I'm within 30 rows of the end of the back of the afore-mentioned sweater, and am very pleased with the way it is coming out. One front, two sleeves, and a neck to go!

The Deep Teal yarn is for sale, by the way. Only $9.75 per skein. If you want some, e-mail me. ( Shipping is via USPS Priority Mail, or if you are local, I can make arrangements for drop-off or pick-up. Sometime this week it will very likely appear in my ebay store. (

Well, it's That Time Again. Off to work in a few minutes. Knit a few rows for me...

Saturday, September 03, 2005

When the World Goes Crazy...

The prices at the gas pumps are frightening. I don't even want to think about how much worse it's going to get. The way things are going, though, I may have to choose between keeping up with the kids' choir schedule or taking time out for ME. I don't want to give up going to knitting and spinning meetings, as these are what keep me sane. I just don't know what the proper answer is right now. [sigh]

I thought I had figured out a solution last week at knitting, when Patty talked about her daughter running her (diesel) car on biodiesel. I have long though that biodiesel was a real slick concept (no pun intended), and I quietly made the decision to start pricing diesel autos so I could finally put this into practice for myself. I went as far as making a trip up to the local VW dealer to inquire about a diesel Beetle. Well. It seems that the state of Massachusetts passed a law in January 2004, banning the registration of any "new" diesel automobiles. You can register a "pre-owned" diesel vehicle, which is what I hoped to do, but...just try finding one now, with EVERYONE in a panic about fuel prices!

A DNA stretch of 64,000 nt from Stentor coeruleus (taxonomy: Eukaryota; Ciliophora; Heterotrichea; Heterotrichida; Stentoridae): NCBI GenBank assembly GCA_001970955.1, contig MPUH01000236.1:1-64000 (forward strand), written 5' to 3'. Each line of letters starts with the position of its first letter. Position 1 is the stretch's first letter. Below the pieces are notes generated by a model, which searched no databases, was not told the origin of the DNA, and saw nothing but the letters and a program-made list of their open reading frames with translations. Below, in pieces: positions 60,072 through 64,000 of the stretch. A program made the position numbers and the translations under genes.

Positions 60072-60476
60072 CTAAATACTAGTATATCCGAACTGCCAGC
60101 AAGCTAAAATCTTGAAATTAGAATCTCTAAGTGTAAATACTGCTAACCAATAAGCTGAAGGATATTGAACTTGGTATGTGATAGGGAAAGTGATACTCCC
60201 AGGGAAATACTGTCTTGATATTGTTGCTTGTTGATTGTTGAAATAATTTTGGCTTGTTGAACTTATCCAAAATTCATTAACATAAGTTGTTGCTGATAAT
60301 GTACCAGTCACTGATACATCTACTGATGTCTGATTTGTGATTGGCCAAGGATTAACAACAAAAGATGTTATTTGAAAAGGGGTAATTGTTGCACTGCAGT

I thought my modest little RAV-4 was good on gas, but lo and behold, this morning I "did the math" and came up with about 22 mpg. This is not good. And then there is hubby's "man-mobile" which doesn't do too badly for a pick-up truck, but his commute is about an hour-and-a-half one way, Monday through Friday.

I think I am going to have my doctor to write me a stronger prescription for my daily dose of "Fukitol" (aka Celexa).

On the textile front...

Here is the latest batch of tres cool dyed stuff. This is Persian Wool Yarn, originally a pale cream color, which I overdyed with a lovely greeny blue. The photo doesn't do justice to the intricate subleties of this colorway, so trust me, it is gorgeous! AND it is FOR SALE. Generous 150 yard skeins, $9.00 each, 12 available. E-mail me if interested and we can Reason Together. [grin]

Along with half the rest of the world, I am so sad about what has happened to Louisiana. I had friends who lived in Shreveport and Benton a few years back, and while they were there, I visited. I loved the area and was privileged to drive from there to New Orleans just once. Though the weather was beastly hot, there are things about that city I will never forget. It was such a vibrant place, with streets full of impromptu entertainment. My personal favorites were the tiny black children who would affix bottle caps to the soles of their shoes and tap-dance their hearts out. Adorable and talented! Now I imagine it will be many years before the people feel like doing much of anything celebratory again. So much has been lost. What, if anything, can be salvaged?